I believe what you cite is not Catholic teaching but Patheos’ incorrect interpretation of CUF’s article on the topic. The Pathoes article argues against Catholic moral theology.
For an accurate explanation of Catholic teaching see: https://www.ncbcenter.org/files/9514/6984/9801/MSOB052_When_Pregnancy_Goes_Awry.pdf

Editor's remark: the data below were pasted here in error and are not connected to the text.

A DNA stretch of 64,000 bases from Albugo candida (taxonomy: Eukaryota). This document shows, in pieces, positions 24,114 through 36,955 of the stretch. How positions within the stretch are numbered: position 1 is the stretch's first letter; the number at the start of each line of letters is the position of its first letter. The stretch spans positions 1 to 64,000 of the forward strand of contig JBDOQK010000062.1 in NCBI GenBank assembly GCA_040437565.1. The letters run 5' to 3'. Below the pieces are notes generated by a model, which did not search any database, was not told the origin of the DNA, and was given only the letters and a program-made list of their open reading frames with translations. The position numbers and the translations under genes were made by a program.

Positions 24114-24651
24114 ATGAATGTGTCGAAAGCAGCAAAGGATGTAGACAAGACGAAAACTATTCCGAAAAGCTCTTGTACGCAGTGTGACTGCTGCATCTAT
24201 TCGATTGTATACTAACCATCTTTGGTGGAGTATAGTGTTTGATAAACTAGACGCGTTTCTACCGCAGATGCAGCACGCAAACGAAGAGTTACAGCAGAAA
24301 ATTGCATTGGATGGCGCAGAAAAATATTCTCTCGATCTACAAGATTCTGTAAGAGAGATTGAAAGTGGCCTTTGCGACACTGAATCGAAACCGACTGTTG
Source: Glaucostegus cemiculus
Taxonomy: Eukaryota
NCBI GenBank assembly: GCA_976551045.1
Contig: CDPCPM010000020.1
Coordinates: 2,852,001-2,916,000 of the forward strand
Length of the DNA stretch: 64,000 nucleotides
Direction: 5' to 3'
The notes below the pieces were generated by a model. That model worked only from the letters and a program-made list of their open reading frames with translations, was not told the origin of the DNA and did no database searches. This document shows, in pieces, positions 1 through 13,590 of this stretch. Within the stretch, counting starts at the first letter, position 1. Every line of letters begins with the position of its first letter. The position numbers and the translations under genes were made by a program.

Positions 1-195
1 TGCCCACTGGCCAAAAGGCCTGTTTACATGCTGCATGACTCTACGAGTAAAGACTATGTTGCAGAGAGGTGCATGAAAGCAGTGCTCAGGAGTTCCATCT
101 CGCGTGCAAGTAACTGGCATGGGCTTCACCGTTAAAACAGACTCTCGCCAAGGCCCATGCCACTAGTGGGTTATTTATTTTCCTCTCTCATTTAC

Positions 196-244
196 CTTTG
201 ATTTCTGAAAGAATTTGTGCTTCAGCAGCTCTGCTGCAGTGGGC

> This threat is addressed by removal of the tube, with the secondary, and unintended, effect that the child within will then die. In this situation, the intention of the surgeon is directed towards the good effect (removing the damaged tissue to save the mother’s life) while only tolerating the bad effect (death of the ectopic child). Importantly, the surgeon is choosing to act on the tube (a part of the mother’s body) rather than directly on the child. Ad- ditionally, the child’s death is not the means via which the cure occurs. If a large tumor, instead of a baby, were present in the tube, the same curative procedure would be employed. It is tubal removal, not the subsequent death of the baby, that is curative for the mother’s condition. Some say that cutting out a sec- tion of the tube with a baby inside is no different than using methotrexate because, in either case, the baby ends up dying. Yet the difference in how the baby dies is, in fact, critical. There is always a difference between killing someone directly and allowing some- one to die of indirect causes. We may never directly take the life of an inno- cent human being, though we may sometimes tolerate the indirect and unintended loss of life that comes.